About the crystallisation of honey 05.12.2023 19:21:26Practical advice from the Myagchenkov family estate. People often say, “my honey has not crystallised for a whole year so it’s probably not raw honey.” Or in another way - "I just bought liquid honey and it became crystallised after 3 days so it’s probably a fake.”
In general, all types of honey crystallise (beekeepers say they shrink) and this is normal. I hasten to please you by sharing that fast or slow crystallisation of a honey product does not depend on the quality of honey. It depends on the flowers from which the honey is collected.
There are flowers from which the nectar sets quickly and from which, on the contrary, it takes a very long time. The most striking example of liquid honey is southern acacia honey. It can remain liquid for up to three years. In our area it is the linden tree; all year round it will delight you with its fluidity. But sunflower, buckwheat or motley grass honey, on the contrary, will crystallise very quickly.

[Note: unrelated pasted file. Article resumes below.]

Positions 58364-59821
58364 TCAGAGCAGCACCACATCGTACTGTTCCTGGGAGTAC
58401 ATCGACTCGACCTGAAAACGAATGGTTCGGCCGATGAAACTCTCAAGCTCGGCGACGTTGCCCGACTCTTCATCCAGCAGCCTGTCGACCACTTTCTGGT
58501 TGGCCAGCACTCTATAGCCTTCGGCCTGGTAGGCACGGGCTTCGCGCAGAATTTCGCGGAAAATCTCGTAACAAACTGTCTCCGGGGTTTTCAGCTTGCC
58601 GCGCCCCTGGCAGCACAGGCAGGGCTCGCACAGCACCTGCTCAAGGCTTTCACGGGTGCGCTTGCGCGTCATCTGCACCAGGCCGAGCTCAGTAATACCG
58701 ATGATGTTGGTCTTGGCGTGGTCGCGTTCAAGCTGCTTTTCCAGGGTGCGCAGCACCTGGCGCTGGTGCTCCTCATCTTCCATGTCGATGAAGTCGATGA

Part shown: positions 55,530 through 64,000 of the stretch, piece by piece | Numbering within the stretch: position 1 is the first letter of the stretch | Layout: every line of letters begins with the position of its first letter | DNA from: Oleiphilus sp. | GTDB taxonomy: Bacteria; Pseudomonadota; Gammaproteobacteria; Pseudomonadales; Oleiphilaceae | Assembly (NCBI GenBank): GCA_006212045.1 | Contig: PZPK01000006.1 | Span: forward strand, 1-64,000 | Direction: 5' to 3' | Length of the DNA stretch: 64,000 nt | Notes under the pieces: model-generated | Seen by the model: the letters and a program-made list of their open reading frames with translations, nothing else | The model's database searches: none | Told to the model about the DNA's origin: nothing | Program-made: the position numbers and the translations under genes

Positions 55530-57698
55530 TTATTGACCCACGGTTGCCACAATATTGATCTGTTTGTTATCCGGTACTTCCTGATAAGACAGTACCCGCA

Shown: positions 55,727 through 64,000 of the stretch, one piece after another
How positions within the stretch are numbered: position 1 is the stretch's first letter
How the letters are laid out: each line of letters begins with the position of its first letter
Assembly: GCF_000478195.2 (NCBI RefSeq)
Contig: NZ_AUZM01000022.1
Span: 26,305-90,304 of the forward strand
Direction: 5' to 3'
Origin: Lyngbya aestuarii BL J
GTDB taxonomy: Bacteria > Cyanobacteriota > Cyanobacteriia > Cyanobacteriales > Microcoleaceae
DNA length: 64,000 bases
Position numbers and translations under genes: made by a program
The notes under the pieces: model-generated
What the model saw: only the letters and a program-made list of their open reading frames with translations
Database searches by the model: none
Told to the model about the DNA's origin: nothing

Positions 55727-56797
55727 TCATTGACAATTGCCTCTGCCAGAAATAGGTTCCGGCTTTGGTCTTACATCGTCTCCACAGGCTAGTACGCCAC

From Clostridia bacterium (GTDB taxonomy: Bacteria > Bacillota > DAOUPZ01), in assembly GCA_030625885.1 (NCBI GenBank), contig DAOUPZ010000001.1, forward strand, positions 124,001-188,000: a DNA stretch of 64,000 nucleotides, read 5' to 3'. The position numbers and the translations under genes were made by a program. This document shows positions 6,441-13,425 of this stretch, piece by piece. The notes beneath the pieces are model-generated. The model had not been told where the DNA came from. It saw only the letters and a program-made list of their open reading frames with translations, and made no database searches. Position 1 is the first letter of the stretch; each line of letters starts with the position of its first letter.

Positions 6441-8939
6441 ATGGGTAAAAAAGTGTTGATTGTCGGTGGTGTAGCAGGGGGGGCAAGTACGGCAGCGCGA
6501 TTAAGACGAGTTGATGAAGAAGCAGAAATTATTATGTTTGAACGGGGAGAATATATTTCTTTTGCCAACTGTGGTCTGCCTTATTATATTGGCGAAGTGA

But still, crystallisation can be used to judge the quality of honey. It should all be crystallised consistently. If the honey is stratified and part is liquid and the other is solid, then the honey most likely was not raw. That kind of honey can ferment! That kind is only for baking!
At low temperatures, honey also crystallises quickly. Therefore, on the street, when sold from cars in winter, this sweet product is unlikely to be liquid. If you see liquid, then most likely they are offering you a heated one. So if you buy liquid honey at the end of winter, be sure to ask what type of honey it is and why it is liquid.
Kin Domain Lyuboe
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